Adapt we must Friedman suggests “..at a minimum, our educational systems must be retooled to maximise these needed skills and attributes: strong fundamentals in writing, reading, coding, and math;creativity, critical thinking, communication, and collaboration; grit, self-motivation, and lifelong learning habits; and entrepreneurship and improvisation at every level.”

Although I have no disagreement with Friedman on any of these I find it difficult to accept that our politically driven education systems in OECD countries will be able to re-tool rapidly enough and accept that this accelerated change in world business and social interaction is not going to slow down.

In New Zealand we are bogged down by the surface data on the fundamentals of reading and writing and maths then trumpet about improvement in National Certificate of Educational Achievement results.

Yet our biggest issues are centred around the cultural power houses of grit, self-motivation, and lifelong learning habits. Despite the data being dutifully collected everyday in our schools attendance suggests that we do little with it other than state the bald figures of absenteeism are too high. This ignores those who attend school but are not there in a mental and focussed sense. Consideration of motivation and grit are not explored anywhere near enough.

Where is the big data on joy and happiness in learning? Where is the big data on the joy of being a Kiwi delighting in creativity through music, art and design? Where is the big data on the thrill of team achievement in sport, Stage Challenge and Kapa Haka? Where is the big data on improvisation and adaptation schools are making so their students regardless of their place of residence can access learning opportunities via Google classroom, video conferencing, …All of these things happen in schools but how well are we sharing the experiences students and teachers are having – Twitter and online sharing is making some progress but I doubt that teachers and students have enough reflection time to really engage with and get injections from these exciting happenings.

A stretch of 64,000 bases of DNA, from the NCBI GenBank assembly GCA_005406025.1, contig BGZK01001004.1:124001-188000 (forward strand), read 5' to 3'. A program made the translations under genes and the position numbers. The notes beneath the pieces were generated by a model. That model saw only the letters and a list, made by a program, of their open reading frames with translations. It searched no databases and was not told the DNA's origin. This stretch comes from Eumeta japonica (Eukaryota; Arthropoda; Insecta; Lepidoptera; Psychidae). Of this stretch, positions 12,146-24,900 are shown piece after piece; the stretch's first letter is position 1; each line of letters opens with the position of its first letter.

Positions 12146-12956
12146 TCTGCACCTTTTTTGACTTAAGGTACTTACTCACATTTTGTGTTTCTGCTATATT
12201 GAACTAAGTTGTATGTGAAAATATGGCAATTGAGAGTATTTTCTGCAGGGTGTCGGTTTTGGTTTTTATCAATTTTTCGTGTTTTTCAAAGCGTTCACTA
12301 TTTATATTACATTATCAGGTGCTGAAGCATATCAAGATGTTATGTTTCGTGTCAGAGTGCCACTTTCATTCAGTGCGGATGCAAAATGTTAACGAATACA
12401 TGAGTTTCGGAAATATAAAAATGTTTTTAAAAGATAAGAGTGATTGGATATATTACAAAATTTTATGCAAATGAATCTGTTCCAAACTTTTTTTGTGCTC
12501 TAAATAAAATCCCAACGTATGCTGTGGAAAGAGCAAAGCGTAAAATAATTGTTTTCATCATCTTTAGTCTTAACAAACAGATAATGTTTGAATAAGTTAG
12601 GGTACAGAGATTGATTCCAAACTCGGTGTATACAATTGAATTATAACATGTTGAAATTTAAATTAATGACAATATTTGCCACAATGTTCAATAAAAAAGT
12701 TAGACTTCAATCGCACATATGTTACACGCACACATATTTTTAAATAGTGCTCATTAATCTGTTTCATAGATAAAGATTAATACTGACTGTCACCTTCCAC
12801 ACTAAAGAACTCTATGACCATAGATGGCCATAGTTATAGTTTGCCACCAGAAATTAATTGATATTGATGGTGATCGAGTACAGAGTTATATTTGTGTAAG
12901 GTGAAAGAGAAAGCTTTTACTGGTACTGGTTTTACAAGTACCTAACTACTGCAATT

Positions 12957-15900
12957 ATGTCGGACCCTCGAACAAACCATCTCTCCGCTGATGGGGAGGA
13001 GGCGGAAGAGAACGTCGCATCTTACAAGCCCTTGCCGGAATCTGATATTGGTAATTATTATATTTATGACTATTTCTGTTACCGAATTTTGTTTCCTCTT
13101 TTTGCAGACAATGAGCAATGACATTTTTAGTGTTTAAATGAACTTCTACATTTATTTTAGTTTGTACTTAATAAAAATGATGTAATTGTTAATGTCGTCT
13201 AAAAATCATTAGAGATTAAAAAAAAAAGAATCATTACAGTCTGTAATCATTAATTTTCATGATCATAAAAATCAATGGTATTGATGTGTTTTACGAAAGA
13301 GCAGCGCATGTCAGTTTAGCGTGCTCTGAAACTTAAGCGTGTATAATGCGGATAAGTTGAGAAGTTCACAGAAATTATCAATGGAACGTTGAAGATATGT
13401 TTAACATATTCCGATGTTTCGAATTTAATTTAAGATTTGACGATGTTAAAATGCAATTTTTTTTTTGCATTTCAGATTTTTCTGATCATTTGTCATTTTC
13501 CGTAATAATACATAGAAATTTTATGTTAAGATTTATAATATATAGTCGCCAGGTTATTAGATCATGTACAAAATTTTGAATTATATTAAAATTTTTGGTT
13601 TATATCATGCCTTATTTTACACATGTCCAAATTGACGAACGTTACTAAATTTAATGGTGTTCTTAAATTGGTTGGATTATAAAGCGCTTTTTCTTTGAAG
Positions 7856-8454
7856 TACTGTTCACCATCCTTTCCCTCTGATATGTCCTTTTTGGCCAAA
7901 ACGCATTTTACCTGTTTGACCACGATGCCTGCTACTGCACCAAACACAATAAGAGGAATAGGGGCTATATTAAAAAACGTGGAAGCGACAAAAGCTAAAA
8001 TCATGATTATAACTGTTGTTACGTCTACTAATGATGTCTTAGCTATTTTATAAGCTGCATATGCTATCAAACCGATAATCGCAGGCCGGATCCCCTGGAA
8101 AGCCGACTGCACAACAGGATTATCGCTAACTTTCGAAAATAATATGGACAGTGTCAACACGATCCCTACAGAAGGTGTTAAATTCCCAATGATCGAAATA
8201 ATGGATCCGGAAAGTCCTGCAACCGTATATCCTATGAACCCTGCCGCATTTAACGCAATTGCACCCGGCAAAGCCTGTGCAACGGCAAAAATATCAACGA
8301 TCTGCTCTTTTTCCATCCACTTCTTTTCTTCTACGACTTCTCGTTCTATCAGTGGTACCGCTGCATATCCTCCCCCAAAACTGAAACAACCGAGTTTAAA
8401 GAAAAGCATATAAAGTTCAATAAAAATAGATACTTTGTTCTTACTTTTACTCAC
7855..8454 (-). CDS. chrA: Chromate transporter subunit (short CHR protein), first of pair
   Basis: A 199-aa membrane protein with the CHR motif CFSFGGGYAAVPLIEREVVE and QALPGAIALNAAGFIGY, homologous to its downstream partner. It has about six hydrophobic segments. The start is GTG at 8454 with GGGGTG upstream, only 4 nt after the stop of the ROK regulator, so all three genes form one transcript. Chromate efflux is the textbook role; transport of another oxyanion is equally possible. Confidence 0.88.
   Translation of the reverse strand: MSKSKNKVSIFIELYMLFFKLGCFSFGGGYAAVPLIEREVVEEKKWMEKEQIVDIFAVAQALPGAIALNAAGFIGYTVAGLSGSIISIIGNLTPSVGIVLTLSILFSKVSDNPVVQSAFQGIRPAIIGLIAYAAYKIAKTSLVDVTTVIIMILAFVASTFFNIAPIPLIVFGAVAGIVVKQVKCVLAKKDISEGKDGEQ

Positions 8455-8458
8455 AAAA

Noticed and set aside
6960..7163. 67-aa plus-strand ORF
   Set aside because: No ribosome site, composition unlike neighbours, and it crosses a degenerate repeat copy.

The gathering of big data by internet giants like Facebook and Google, and big business like Amazon is opening their minds to customer needs and possibilities. Can education do the same?

Time and again we recognise “grit” and “self-motivation” as being the means to build capability. However I doubt there are many schools gathering powerful data on these two essentials for success in a world of run away opportunities. Build on them and our Kiwi population will become even more well known for being the “world’s greatest travellers” – not just in our acceptance of travel and connection being essential elements of life but that we can be great at developing entrepreneurial paths and life-long learning as well.

As one of the last places in the world for human migrations to reach we Kiwis must all have genetic codes that accept that risk, unknown consequences, the need to adapt and be self-reliant are hot wired to our ways of being. Our Polynesian ancestors dared to reach out for “the land of the long white cloud” – Aotearoa. Our European ancestors endured a journey for months to get here. These sea-faring migrants truly risked everything.

As a result our nation with its bi-cultural heritage (Maori and European) struggled and grew through the 19th and 20th Centuries – daring to apply the Treaty of Waitangi as a founding document and endeavouring to right some of the colonial wrongs imposed in the past. Maori and a growing number of pakeha have shown the girt and determination to adapt and change as a result.